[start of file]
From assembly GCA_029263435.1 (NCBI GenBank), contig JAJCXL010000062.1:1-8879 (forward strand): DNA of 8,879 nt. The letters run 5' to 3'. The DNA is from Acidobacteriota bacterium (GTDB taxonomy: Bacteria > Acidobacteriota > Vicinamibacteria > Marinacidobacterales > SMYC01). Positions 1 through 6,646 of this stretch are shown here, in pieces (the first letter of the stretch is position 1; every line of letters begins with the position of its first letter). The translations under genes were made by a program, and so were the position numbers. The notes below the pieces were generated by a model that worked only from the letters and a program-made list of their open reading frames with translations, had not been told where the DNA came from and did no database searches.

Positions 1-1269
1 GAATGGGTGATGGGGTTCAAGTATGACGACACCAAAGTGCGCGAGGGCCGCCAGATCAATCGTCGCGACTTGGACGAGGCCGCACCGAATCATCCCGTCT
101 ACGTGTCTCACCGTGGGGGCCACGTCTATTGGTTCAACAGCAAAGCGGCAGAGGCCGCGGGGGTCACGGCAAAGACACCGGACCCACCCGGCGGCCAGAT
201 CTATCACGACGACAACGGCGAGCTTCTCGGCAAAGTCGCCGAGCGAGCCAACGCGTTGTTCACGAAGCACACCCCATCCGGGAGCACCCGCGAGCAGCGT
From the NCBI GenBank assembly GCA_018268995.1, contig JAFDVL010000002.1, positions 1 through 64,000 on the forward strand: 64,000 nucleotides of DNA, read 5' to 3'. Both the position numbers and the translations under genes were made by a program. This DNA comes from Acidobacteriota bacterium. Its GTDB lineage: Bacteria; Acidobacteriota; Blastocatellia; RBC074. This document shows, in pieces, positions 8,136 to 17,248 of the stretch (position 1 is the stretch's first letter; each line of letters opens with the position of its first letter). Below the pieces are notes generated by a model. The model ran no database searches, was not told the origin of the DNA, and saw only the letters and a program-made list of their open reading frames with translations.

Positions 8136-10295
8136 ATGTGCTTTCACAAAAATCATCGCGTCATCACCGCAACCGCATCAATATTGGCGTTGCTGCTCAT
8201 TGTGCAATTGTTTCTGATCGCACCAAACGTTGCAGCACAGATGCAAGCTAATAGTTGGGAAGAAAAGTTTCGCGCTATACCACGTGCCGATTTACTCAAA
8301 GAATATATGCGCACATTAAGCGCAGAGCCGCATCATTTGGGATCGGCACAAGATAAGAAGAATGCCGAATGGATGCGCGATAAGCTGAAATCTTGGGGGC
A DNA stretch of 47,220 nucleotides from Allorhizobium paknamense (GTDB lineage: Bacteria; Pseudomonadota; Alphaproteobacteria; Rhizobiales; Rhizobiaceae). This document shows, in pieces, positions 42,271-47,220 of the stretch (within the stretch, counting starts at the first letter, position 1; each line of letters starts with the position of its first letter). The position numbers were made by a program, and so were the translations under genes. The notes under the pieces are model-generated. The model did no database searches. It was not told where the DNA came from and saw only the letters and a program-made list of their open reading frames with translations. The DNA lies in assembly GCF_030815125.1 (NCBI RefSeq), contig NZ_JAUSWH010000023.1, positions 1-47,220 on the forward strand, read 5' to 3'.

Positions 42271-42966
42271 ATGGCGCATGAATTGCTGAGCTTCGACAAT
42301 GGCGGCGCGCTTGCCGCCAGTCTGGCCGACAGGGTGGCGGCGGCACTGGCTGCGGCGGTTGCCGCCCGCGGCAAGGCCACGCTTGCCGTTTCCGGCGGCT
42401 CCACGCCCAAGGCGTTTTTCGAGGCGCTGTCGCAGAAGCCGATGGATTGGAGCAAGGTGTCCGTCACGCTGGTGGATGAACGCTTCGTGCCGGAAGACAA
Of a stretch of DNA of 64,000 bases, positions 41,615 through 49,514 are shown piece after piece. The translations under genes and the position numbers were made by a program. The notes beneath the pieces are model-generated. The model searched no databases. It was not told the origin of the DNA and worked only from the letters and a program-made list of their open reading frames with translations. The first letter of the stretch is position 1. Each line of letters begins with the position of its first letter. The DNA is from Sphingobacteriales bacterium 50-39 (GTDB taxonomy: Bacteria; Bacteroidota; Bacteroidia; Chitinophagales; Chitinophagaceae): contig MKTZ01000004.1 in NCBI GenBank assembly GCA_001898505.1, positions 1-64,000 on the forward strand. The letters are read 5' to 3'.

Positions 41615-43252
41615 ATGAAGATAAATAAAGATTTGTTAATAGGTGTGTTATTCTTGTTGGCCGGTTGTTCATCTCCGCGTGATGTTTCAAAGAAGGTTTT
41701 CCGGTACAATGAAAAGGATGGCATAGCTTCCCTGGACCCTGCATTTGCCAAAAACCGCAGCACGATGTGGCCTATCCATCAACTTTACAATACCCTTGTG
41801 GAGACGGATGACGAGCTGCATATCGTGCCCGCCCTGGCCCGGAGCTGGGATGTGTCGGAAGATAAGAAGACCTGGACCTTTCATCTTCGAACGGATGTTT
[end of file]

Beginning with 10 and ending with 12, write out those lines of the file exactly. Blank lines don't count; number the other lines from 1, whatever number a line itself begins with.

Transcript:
8301 GAATATATGCGCACATTAAGCGCAGAGCCGCATCATTTGGGATCGGCACAAGATAAGAAGAATGCCGAATGGATGCGCGATAAGCTGAAATCTTGGGGGC
A DNA stretch of 47,220 nucleotides from Allorhizobium paknamense (GTDB lineage: Bacteria; Pseudomonadota; Alphaproteobacteria; Rhizobiales; Rhizobiaceae). This document shows, in pieces, positions 42,271-47,220 of the stretch (within the stretch, counting starts at the first letter, position 1; each line of letters starts with the position of its first letter). The position numbers were made by a program, and so were the translations under genes. The notes under the pieces are model-generated. The model did no database searches. It was not told where the DNA came from and saw only the letters and a program-made list of their open reading frames with translations. The DNA lies in assembly GCF_030815125.1 (NCBI RefSeq), contig NZ_JAUSWH010000023.1, positions 1-47,220 on the forward strand, read 5' to 3'.

Positions 42271-42966